Floating wind turbines in Japan is jointly developed by the industry, governments, and academic institutions. In 2020, the Japanese government canceled FIT for fixed foundation turbines, whilst floating wind turbines enjoy JPY 36/ kWh (USD 322/ MWh) of FIT rate. During 2011 and 2020, Fukushima Offshore Wind Consortium, led by the Ministry of Economy, Trade and Industry (METI), invested JPY 60 billion in building the very first floating wind turbine in Asia in collaboration with various institutions such as MITSUI & CO., Hitachi, and the University of Tokyo. Thanks to Japan’s matured heavy industry, Hitachi successfully produced floating wind turbines with 2 MW and 5 MW of capacity, whilst Mitsubishi manufactured floating wind turbines with 7MW of capacity. However, these turbines were not commercialized. The one created by Mitsubishi was damaged during testing due to its inability to withstand waves. While their cooperation has ceased, METI continues to promote floating wind turbines. As of 2021, five demonstration wind farms with 19 MW of floating wind turbines have been connected to the grid, second to the U.K. in the world. The Japanese government expected them to enter commercial stage in mid-2020.
The South Korean government declared to reach 12 GW of offshore wind capacity by 2030, among which, 6 GW will be contributed by floating wind turbines. Optimal water areas for floating wind turbines deeper than 60m locate on the east coast of South Korea, such as Shingori and Ulsan, where lie demonstration turbines with 750 kW and 5 MW of capacity, respectively. Additionally, President Moon Jae-in announced in 2021 that the government will invest KRW 1.4 trillion (USD 1.17 billion) to develop wind farms in Ulsan and utilize existing drilling platforms to build floating wind turbines. Its capacity is expected to reach 1.4 GW by 2025.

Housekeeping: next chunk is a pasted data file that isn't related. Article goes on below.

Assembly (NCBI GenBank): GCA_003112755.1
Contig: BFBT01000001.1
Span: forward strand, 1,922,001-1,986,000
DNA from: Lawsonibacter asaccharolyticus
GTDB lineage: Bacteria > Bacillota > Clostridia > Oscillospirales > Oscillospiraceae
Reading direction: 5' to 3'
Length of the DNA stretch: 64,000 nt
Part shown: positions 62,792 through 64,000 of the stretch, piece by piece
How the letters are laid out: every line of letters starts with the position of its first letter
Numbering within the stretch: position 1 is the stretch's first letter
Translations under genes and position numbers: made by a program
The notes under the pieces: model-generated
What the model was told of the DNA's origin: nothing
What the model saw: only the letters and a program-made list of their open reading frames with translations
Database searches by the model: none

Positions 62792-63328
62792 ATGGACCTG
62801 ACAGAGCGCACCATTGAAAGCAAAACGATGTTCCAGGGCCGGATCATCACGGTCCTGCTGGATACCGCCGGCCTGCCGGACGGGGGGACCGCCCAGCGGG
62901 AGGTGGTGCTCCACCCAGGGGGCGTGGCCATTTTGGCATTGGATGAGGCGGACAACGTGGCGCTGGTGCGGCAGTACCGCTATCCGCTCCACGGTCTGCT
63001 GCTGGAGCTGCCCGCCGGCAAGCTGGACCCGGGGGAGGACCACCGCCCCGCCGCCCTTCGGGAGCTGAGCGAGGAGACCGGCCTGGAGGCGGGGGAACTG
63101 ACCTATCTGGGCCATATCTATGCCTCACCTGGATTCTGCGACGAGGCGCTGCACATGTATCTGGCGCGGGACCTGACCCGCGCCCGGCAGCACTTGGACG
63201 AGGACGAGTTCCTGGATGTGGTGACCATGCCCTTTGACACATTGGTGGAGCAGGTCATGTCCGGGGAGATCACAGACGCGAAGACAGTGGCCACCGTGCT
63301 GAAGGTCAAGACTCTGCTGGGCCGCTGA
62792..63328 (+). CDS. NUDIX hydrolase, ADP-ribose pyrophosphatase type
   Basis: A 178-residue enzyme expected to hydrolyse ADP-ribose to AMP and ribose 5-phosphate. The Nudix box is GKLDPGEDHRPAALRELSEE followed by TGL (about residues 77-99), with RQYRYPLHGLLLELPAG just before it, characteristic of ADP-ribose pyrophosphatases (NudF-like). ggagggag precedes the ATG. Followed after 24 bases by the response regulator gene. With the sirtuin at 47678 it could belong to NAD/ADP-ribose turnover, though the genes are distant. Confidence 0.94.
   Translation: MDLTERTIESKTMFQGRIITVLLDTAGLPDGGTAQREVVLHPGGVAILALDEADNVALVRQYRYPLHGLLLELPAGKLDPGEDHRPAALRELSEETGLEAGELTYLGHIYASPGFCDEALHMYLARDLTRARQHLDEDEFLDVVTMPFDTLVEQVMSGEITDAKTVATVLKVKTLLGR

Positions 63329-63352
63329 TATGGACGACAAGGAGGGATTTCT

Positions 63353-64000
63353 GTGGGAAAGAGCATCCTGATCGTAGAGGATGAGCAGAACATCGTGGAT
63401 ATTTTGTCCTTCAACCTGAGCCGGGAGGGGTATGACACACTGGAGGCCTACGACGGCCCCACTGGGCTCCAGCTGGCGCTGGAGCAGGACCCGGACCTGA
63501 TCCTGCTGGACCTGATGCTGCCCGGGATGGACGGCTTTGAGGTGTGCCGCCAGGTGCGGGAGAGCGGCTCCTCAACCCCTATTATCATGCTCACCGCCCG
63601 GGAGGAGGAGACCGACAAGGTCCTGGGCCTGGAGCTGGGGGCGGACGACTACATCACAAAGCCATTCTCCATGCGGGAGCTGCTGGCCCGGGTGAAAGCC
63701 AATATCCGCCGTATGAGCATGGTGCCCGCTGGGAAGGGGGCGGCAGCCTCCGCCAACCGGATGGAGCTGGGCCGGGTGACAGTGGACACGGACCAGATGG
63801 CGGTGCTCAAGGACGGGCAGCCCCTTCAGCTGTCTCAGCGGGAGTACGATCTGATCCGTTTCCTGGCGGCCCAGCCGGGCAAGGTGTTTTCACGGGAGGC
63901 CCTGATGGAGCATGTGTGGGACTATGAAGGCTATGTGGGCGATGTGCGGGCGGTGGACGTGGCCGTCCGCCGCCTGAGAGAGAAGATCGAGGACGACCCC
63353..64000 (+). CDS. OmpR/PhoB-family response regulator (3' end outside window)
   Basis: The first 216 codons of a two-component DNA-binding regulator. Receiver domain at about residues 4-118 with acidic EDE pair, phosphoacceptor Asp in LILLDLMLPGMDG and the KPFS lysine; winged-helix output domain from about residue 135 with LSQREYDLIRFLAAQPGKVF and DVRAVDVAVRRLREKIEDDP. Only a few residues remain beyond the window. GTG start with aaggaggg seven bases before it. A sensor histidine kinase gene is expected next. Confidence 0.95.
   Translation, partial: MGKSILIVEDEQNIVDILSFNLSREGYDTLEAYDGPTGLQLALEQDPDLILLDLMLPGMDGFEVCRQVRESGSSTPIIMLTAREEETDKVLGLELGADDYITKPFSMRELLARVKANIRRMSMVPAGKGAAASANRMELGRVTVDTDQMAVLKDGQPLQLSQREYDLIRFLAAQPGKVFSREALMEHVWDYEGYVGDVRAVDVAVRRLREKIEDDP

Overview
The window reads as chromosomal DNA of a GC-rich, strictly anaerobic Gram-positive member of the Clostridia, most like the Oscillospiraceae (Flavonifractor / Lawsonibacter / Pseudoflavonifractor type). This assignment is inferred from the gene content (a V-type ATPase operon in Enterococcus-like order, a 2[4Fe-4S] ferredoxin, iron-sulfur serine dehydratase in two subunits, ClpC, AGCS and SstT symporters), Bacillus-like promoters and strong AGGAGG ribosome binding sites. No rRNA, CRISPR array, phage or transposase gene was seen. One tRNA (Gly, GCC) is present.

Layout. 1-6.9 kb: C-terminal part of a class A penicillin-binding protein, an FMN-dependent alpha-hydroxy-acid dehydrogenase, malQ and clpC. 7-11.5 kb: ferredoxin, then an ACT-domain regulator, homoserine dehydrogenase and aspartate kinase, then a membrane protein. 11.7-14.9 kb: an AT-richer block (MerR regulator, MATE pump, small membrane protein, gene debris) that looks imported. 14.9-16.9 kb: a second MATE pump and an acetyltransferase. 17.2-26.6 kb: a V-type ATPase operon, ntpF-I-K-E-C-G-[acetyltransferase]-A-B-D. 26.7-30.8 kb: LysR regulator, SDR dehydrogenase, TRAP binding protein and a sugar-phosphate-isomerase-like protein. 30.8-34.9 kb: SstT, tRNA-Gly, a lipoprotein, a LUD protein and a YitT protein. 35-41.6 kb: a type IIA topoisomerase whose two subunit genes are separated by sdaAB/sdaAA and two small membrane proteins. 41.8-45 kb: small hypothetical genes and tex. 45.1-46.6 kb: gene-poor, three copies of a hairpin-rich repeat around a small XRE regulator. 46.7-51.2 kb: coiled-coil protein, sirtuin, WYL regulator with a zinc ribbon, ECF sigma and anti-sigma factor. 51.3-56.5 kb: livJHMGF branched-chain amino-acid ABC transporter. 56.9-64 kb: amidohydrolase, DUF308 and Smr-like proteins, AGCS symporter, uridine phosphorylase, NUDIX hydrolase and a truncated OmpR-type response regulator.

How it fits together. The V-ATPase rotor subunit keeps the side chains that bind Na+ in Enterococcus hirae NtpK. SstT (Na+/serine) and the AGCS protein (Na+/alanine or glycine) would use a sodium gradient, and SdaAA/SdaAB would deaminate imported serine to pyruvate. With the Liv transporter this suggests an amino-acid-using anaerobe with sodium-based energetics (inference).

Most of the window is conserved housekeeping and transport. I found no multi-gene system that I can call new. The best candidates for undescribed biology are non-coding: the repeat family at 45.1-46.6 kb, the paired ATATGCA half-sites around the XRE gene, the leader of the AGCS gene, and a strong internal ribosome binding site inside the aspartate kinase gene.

South Korea promotes the development floating wind turbines with Renewable Portfolio Standard (RPS), Renewable Energy Certificates (RECs), and public fundings. RPS and RECs do not provide direct policy supports for floating wind turbines, but RECs is of advantage to floating wind turbines, for the further away a wind farm locates off the shore, the higher REC weightings it enjoys.
As fixed foundation market saturated and floating wind turbine technology matured, InfoLink believes the latter will drive the growth of offshore wind industry. Floating wind turbines are adaptable in waters more than 60m deep, capture winds more effectively, whilst staying away from coastal waters, where stockholders’ attitudes diverge. Presently, floating wind turbines still see higher power generation costs than fixed foundation ones, However, as the gap rapidly narrows, floating wind farms are going to be seen across the globe.
Against this backdrop, countries will shift policy supports from fixed foundation wind farms to floating wind farms. Some markets set clearer short-term targets. Both the U.K. and South Korea set capacity goals specifically for floating wind turbines for 2030. France does not have a target for floating wind turbines but requires floating wind farms to wean from policy protection and compete with fixed foundation wind farms under auction system by 2024.
Most markets directly invest demonstration floating wind farms to help manufacturers survive the valley of death or raise FIT rates to entice manufacturers into venturing with new technologies. Under such framework, both the U.K. and France saw fair outcomes. In Japan, however, installed capacity grows slowly, with lackluster bidding activities, as compared to France. This may have to do with foreign developers’ cultural maladaptation and the inability to tap into local networks.